Tag: Minor Beneficiary
Earlier this week I blogged about the process of how to pay funds into court for the benefit of a minor beneficiary in accordance with section 36(6) of the Trustee Act. While the blog provides a summary of the steps required to pay such funds into court, presuming that the Accountant of the Superior Court of Justice should accept such funds to be paid into court, one question remains. How does the beneficiary go about having such funds “paid out” of court upon turning 18 years of age?
The process of having funds “paid out” of court is established by rule 72.03 of the Rules of Civil Procedure. In accordance with rule 72.03(7), money which has been paid into court for the benefit of a minor individual which is to be paid out upon such an individual reaching the age of majority (i.e. 18 years of age) is to be paid out to such an individual upon filing the following with the Accountant of the Superior Court of Justice:
- a written request for payment out; and
- an affidavit proving the identity of the party and that the party has attained the age of majority.
As confirmed by Sanders v. Gouthro, presuming that there is no Order to the contrary, no further court Order is required for such funds to be paid out of court, and the Accountant of the Superior Court of Justice is to pay the funds to the individual upon the filing of the appropriate materials.
In summary, should funds have been paid into court for the benefit of a minor beneficiary in accordance with section 36(6) of the Trustee Act, upon such a beneficiary turning 18 years of age they should file a written request, together with an affidavit proving their identity and age, with the Accountant of the Superior Court of Justice. The Accountant of the Superior Court of Justice should then pay out such funds, together with any interest, to the beneficiary.
Thank you for reading.
You are an Estate Trustee of an estate which leaves an interest to a beneficiary who is presently under 18 years of age. Knowing that as the amount in question is in excess of $10,000.00 that it cannot be paid to the child’s parent on their behalf in accordance with section 51(1.1) of the Children’s Law Reform Act, and not wanting to delay the administration of the estate until the child has turned 18 years of age, you begin to inquire about what options may be available to you. The possible solution? Paying the funds into court for the benefit of the minor beneficiary.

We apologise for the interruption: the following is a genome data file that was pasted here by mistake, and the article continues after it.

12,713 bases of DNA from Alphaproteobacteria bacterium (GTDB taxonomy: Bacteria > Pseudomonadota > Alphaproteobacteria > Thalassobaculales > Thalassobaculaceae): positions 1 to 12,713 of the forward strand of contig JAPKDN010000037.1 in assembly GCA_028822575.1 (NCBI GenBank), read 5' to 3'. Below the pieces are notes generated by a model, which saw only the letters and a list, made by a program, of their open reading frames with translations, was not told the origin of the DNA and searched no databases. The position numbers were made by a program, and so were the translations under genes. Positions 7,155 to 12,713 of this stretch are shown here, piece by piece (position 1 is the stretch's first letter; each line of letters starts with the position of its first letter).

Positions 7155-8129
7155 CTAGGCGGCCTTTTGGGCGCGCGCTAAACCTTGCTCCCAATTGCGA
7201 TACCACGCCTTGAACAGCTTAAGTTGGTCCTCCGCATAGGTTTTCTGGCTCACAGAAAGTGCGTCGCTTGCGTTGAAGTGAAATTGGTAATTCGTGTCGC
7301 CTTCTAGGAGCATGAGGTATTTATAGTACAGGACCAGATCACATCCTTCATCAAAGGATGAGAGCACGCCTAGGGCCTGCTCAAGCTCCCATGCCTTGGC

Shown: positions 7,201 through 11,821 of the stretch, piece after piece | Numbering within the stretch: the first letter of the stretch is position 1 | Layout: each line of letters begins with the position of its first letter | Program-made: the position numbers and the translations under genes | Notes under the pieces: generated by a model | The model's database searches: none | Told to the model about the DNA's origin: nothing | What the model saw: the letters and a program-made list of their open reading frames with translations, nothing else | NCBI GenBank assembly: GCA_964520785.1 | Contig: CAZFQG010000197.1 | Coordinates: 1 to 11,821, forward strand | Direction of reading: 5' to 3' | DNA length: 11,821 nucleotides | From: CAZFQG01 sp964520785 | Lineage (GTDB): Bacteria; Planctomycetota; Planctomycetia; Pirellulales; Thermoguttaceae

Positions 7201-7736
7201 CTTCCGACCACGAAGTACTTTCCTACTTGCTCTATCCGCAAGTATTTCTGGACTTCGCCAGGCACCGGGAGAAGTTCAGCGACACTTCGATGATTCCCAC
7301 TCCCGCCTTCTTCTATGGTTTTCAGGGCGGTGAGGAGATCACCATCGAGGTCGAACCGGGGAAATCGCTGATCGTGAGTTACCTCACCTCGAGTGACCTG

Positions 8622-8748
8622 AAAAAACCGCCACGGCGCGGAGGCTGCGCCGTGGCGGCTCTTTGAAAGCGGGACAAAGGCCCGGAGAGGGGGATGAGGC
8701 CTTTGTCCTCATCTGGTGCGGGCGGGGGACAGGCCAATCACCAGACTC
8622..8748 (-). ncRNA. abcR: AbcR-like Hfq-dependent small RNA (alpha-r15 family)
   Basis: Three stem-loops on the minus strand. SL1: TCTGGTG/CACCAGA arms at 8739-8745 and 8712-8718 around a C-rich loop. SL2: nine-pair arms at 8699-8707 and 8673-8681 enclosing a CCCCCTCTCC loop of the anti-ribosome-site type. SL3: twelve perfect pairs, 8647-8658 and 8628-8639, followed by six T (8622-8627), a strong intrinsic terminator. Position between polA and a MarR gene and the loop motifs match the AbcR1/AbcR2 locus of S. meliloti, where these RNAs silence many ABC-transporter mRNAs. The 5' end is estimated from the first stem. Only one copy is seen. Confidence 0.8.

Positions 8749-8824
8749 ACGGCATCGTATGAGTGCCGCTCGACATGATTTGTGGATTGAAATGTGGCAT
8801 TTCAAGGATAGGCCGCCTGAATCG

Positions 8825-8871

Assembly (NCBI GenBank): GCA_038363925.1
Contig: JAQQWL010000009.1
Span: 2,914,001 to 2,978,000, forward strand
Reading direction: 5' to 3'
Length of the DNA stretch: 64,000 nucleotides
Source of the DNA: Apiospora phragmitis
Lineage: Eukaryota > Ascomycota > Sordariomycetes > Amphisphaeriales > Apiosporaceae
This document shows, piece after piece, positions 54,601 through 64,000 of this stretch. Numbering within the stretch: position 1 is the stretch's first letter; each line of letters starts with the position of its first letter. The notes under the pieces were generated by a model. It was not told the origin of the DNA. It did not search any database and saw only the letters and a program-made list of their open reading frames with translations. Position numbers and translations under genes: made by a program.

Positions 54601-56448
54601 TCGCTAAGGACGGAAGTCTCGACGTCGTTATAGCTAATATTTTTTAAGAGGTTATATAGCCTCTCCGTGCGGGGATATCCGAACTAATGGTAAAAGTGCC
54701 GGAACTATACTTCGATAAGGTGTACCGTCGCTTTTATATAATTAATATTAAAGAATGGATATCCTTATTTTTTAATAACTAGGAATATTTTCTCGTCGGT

Section 36(6) of the Trustee Act provides an Estate Trustee with the authority to pay any funds which they holding on behalf of a minor beneficiary into court for the benefit of the minor beneficiary, providing:
“If a minor or mentally incapable person is entitled to any money, the person by whom the money is payable may pay it into court to the credit of the minor or mentally incapable person.”
Should the Estate Trustee pay any funds into court for the benefit of a minor beneficiary, they are discharged concerning such funds in accordance with 36(6.5) of the Trustee Act, which provides:
“Payment into court in accordance with subsection (6), (6.2) or (6.3), as the case may be, and with subsection (6.4) is a sufficient discharge for the money paid into court.”
While the Estate Trustee is discharged from liability as it relates to the funds which are paid into court, this does not necessarily mean that paying funds into court is a sufficient release for the Estate Trustee concerning the administration of the estate as it relates to the minor beneficiary, as the Estate Trustee may still be required to justify how any amount paid into court was arrived at. If the minor beneficiary is entitled to the payment of an amount which is not fixed (i.e. a percentage of the residue), the Estate Trustee will still need to justify how any amount paid into court was arrived at, likely on an Application to Pass Accounts. Presuming that the beneficiary is still a minor when such an Application to Pass Accounts is commenced, the Application will likely be required to be served on the Office of the Children’s Lawyer on behalf of the minor beneficiary.
Thank you for reading.